Now I will ask myself, “What events or other characters caused the change in the relationship?’” It is obvious in the book that many events impact Jess and Leslie’s relationship. The race changed their relationship; Terabithia changed their relationship; Janice Avery changed their relationship; and Leslie’s death changed their relationship. I will write these changes under the column with the question, “What events or other characters drove the change in the relationship?” on my Relationship Change Chart.
Finally, I will answer the last question on the Relationship Change Chart, “How did this relationship change impact the characters?” I will use the information I have written about Leslie and Jess on the chart to draw a conclusion about how this relationship change impacted them. Jess learned to take chances and has become less fearful. He also learned the value and importance of friendship. I will record these details under the last column on the Relationship Change Chart.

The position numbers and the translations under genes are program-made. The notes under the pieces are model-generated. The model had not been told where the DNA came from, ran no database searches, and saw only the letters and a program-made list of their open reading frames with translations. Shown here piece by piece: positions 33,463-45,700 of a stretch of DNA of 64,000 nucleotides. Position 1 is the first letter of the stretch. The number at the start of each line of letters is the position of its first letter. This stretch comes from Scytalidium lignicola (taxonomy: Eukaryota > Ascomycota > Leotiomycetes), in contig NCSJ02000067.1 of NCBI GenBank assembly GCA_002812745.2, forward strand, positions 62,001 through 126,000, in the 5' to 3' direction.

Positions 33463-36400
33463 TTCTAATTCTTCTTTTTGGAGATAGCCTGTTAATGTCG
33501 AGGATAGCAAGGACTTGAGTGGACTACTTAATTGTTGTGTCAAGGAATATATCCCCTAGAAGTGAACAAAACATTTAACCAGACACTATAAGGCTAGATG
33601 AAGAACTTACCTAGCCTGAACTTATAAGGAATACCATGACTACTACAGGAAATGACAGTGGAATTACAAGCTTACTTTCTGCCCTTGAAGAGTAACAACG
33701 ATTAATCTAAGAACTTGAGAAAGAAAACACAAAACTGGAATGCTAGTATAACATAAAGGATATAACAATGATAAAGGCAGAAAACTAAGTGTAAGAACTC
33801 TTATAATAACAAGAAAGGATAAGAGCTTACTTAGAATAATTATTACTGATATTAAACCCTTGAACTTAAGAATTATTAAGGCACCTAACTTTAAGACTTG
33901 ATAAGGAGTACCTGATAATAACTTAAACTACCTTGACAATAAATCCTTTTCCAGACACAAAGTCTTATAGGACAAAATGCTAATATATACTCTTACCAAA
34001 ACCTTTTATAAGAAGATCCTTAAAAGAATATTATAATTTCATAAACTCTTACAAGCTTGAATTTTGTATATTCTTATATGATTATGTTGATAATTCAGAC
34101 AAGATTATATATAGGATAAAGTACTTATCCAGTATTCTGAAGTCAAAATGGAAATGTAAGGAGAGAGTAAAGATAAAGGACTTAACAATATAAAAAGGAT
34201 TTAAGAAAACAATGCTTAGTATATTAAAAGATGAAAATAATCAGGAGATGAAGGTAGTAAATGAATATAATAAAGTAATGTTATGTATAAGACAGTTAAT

Ask: "How can I identify how a relationship in a work of realistic fiction changes, what drives that change, and how a relationship change impacts the characters?" Students should respond that you examine a relationship in the book and look at details about the relationship and how it has changed over time. Then, you identify which events in the book or other characters drove that change. You then compare and contrast the character’s personality and actions from the beginning of the book to the end of the book, and draw a conclusion about how this relationship change has also changed the character.
will examine the changes in Jess’s relationship with May Belle, discussing the relationship as a class and recording the information on our Relationship Change Chart. Note: Continue to use the Relationship Change Chart started in the Direct Teaching. See Relationship Change Chart for specific examples.